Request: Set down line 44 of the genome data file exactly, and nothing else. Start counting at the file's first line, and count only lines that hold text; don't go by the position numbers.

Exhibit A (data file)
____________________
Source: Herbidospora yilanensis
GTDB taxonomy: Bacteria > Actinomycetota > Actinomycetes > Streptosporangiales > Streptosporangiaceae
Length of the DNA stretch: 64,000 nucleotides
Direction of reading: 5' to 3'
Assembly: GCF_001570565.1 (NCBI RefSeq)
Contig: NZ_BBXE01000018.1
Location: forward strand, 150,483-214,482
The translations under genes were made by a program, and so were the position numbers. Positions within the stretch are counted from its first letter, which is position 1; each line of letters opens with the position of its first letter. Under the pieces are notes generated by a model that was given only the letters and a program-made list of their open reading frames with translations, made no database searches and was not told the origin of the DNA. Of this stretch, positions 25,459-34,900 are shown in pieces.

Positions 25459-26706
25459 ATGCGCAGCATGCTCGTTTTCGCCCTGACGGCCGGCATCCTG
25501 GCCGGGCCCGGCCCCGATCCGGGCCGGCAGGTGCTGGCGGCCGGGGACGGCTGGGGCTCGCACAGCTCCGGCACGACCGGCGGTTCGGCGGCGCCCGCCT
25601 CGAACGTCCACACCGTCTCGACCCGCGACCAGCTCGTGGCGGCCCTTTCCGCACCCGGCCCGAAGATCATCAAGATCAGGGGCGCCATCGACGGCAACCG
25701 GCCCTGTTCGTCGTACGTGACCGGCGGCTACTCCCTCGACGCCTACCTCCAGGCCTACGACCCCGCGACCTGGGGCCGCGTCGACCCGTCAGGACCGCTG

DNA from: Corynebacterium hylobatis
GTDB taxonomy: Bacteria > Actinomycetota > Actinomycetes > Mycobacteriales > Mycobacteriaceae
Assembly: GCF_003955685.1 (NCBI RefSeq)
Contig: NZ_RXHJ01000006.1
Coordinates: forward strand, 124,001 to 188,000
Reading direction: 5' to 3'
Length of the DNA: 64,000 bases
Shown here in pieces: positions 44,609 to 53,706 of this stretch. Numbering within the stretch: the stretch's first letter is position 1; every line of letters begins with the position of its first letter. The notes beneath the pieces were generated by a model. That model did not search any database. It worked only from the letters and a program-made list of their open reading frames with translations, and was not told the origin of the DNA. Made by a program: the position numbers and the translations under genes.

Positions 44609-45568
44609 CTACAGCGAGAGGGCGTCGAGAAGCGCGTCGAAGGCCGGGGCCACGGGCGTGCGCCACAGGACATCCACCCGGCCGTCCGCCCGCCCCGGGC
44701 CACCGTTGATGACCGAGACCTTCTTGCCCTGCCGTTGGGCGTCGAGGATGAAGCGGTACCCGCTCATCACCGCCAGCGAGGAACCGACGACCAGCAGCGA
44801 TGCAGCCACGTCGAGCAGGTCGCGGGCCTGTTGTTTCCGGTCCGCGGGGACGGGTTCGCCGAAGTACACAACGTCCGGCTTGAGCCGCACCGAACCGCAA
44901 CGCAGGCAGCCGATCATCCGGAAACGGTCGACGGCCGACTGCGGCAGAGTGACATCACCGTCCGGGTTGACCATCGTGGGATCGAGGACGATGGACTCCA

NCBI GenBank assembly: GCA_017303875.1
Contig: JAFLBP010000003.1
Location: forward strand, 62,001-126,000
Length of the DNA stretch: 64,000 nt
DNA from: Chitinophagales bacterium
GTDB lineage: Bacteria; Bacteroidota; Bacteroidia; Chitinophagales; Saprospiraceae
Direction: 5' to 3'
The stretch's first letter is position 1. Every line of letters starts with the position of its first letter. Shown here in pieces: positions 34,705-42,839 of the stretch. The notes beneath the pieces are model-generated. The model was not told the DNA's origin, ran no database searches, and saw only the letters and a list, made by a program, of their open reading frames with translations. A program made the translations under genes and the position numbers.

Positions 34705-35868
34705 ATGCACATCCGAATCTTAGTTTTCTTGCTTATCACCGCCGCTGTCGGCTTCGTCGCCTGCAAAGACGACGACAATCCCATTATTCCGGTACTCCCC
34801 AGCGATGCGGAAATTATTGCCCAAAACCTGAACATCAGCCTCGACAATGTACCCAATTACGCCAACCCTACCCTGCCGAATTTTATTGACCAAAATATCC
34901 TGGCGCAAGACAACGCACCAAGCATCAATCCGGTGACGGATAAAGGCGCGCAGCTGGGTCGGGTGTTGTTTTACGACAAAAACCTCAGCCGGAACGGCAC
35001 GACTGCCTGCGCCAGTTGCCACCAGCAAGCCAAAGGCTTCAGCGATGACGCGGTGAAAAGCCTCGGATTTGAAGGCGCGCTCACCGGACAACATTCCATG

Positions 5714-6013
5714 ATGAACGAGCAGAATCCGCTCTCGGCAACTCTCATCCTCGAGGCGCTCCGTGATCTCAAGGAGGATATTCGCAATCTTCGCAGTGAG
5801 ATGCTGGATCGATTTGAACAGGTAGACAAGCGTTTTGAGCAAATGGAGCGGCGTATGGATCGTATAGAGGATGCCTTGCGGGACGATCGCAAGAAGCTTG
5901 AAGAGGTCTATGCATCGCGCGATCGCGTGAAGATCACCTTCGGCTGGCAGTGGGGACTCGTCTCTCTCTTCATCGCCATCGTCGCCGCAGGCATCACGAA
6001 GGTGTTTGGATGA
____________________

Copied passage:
6001 GGTGTTTGGATGA